Level 5: Henry’s direct experience has taken over. The writer is evoking a brain-download – a stream of his consciousness in this – and the storyteller has faded out. This access deep inside a character is unique to fiction, a place that a movie camera can’t go.
Notice how what aspects of the scene get evoked depends on which character’s viewpoint we’re in. Maybe Henry’s wife Jane likes snowstorms. Her Level 4 might be Oh, how she loved feeling snowflakes on her nose, her Level 5 a download of happy snowballing-memories.
On the other hand, the storyteller’s “Jane S. Warburton had always enjoyed snowstorms” is no different in voice or perspective from Henry’s equivalent.
How to know levels of narrative distance at any moment
If you’re writing in first person, your narrator or storyteller happens to be narrating events that they were part of, so to get your head round this, keep thinking of them as two different entities.
Here, Old Hal is telling a story about his childhood:
In the far-off days of Uther Pendragon, witches stalked the earth.
Every village had its witch, and we feared or consulted her according to how desperate we were.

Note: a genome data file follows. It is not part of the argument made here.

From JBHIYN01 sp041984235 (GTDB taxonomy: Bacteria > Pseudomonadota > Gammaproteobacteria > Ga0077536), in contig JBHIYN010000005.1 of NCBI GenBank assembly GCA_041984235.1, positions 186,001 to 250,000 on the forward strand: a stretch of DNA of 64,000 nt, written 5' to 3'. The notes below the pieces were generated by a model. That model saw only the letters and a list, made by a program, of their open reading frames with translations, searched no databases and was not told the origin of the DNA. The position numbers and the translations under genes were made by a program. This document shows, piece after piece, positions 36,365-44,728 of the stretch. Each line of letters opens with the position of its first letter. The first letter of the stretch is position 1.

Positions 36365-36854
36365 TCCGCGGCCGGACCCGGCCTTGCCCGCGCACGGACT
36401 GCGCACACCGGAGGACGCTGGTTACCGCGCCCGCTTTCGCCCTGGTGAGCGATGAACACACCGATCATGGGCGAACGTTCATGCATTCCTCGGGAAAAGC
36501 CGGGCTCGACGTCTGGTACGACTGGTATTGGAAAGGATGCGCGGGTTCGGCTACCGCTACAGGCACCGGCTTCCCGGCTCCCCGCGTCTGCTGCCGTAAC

When I was a child Mistress Margit frightened me, and when she walked down the street the big ones would shout “Here comes Old Margit!”, while I hid and crossed myself.
And here came Old Margit, with her ragged clothes and her big black cat, and I shivered and prayed because St Mary would save me, wouldn’t she?
Margit’s coming and her cloak like little demons dancing and what’ll I do – mustn’t catch her eye – hide in the ditch cold and wet but Black Peter will see me – Mother Mary save me, he’ll look at you and then Margit can see into your mind and plant demons in there and…
Of course, in real writing, the narrative will not stick at one level for very long at all.
It will move dynamically to and fro, according to what’s right for the storytelling and characters at that moment. More evocation, showing, subjectivity, character’s-voicey-ness? Or more information, telling, objectivity, storyteller-in-charge?
All you have to do is ask yourself, “How close-in or far-out should I be at this moment?” and all those other questions are answered.
Most mainstream fiction will spend much of its time round about the 3-4 areas of the spectrum. Just don’t forget that the far-out distances are brilliant for scene-setting and conveying the big information that we need to know before we close in.
And the deepest-in, stream-of-consciousnessy distances are great when the viewpoint character does lose touch with ordinary life – extreme grief or joy, sex, violence, drugs or drink.
And, finally, on changing point of view, have you noticed how the far-out levels don’t inhabit any character’s individual voice or point-of-view? The storyteller is in charge.
So, to move from Henry’s voice-and-point-of-view into Jane’s, just move outwards from hers, by stages – 4, 3, 2 – into that neutral, storyteller’s space, then go inwards, by stages – 2, 3, 4 – into Jane’s.
And there you have narrative or psychic distance in fiction writing.
(If you’d like to explore this in more detail, click through to more resources on my blog, too!)